When we talk about a Singaporean or Asian approach to journalism, it’s important to be clear about whether we are contemplating the first or second type of claim. The first, more far-reaching claim remains the subject of some theoretical inquiry, but decades of such research has not provided any persuasive justification for a paradigmatic shift of journalism curricula. Furthermore, looking at the issue in purely pragmatic terms, the case for a distinctly “Asian” way of teaching journalists looks even weaker, as there is no demand – even from Asian media organisations – for such journalists.Instead, employers here have fundamentally similar benchmarks for good journalism and good journalists.
Journalism education in Singapore should therefore aspire to the highest global professional standards, sensitively applied to the local context. The fundamental principles are the same as elsewhere, but the needs being served are different.
GLOBAL STANDARDS, LOCAL CONTEXT
What, then, is the universal norm? It was already mentioned in the introduction:
Professional journalism is today understood to be a particular kind of storytelling and commentary, based on factual reporting, focused on current affairs, and dedicated to serving members of the public. It is also widely accepted that fulfiling this public role requires journalists to rise above their private biases and to stay independent of those whom they cover.
The global standard recognises that journalists will never make all people happy all the time; indeed, almost every piece of news that the public needs to know will discomfit someone somewhere, including newsmakers with the power to punish journalists for reporting the truth. This does not mean that journalists should have a reflexive oppositional stance against those in power – collaboration with government is widely accepted as warranted in many circumstances, even in liberal societies. However, the principle of independence does mean that journalists serve their society best when their professional judgments are insulated from possible subversion by the rich and powerful.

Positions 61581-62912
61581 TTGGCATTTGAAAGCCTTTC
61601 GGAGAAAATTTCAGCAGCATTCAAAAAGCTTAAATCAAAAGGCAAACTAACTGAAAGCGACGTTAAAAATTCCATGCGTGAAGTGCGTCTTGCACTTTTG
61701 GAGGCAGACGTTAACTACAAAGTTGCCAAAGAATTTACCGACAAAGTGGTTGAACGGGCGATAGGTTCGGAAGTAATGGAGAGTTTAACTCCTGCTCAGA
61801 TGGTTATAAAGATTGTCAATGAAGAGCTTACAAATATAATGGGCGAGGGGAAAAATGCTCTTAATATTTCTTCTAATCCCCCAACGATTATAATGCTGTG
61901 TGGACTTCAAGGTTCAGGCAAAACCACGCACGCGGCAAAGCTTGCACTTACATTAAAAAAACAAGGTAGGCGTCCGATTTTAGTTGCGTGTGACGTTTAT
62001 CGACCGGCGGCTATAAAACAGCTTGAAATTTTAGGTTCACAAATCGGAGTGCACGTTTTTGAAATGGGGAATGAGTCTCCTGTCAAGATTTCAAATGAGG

Next, what is the local context to which Singapore journalism must adapt? The most obvious is the country’s multicultural make-up: promoting tolerance and respect among the various ethnic communities is a much higher priority for Singapore journalism than it is for countries that are more homogeneous (or that have a high tolerance for ethnic strife). Another feature of the Singapore condition is the openness of its economy, requiring special effort in educating and informing the public about the economic realities of earning a living in a globalised world.
The most controversial aspect of the local context is Singapore’s unique brand of politics. In many societies, journalists and citizens operate on the assumption that their politicians are crooks – because experience has shown that many indeed are. Such cynicism is probably misplaced in Singapore, where the government has a 50-year track record of zero tolerance for financial corruption and of keeping promises.
Therefore, the government can be said to have earned more than a little benefit of doubt with regards to the motives behind its policies. At the same time, politicians are not infallible; a sceptical, questioning press is still required. For this reason, the government has said that it does not want “subservient” journalists, because “an unthinking press is not good for Singapore”.
Similarly, Public Service Commission chairman Eddie Teo has said that trying to be politically correct by mouthing the government position would suggest a lack of integrity. “It is all right to be critical, even sceptical,” he said of potential public servants. “Being critical means you care about our nation and want to improve things and correct what you think is wrong. Being sceptical means you are not naïve and do not accept everything you read or hear.”